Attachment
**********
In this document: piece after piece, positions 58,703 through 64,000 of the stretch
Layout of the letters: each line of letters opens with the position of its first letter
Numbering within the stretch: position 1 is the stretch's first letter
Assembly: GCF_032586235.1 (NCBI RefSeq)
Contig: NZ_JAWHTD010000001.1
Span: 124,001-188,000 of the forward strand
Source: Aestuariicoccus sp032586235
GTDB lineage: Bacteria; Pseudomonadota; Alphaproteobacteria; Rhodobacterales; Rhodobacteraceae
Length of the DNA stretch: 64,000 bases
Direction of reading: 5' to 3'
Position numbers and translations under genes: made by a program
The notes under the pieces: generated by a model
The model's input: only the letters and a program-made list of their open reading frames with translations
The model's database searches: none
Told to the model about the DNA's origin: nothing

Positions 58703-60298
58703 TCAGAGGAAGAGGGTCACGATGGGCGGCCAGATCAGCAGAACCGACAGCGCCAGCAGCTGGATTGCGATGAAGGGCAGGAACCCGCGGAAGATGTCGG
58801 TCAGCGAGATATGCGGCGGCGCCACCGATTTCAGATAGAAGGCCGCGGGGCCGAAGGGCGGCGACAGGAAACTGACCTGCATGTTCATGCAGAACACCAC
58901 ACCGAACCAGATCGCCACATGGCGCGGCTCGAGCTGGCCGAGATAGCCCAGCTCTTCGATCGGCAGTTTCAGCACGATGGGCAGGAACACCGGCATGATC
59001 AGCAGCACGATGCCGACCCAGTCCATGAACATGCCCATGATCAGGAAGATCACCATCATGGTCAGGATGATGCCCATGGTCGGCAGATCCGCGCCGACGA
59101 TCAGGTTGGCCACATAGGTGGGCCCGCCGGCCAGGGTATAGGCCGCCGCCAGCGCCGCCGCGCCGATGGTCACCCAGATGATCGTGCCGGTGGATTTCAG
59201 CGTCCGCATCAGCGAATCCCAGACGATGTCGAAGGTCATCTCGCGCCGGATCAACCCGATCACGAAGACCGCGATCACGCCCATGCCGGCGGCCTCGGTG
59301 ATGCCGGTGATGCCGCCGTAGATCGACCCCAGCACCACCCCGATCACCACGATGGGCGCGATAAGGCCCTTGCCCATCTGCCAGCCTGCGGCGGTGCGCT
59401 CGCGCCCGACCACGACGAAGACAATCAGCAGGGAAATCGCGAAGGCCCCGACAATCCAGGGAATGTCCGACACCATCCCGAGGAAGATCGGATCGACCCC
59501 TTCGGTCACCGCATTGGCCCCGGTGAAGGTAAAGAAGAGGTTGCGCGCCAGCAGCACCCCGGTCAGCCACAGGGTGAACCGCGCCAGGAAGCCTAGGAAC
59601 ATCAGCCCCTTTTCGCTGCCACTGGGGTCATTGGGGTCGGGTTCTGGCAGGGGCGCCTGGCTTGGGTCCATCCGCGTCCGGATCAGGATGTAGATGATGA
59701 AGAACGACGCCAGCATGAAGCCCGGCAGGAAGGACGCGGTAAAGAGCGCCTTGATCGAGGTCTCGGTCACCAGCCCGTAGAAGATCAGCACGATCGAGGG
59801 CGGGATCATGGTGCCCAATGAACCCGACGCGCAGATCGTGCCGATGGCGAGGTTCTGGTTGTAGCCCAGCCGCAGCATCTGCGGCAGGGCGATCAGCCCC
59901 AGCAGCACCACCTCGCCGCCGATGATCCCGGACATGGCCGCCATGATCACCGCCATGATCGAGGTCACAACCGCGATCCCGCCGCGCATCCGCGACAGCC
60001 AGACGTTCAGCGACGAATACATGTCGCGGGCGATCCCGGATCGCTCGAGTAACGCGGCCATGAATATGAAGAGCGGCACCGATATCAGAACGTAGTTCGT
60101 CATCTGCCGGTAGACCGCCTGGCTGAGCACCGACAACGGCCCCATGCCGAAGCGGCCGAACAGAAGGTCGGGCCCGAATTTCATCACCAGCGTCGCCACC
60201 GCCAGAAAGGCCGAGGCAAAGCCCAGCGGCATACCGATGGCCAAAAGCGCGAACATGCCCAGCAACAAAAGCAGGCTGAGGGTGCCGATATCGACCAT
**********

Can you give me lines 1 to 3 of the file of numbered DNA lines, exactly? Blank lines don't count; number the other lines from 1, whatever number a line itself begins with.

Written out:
In this document: piece after piece, positions 58,703 through 64,000 of the stretch
Layout of the letters: each line of letters opens with the position of its first letter
Numbering within the stretch: position 1 is the stretch's first letter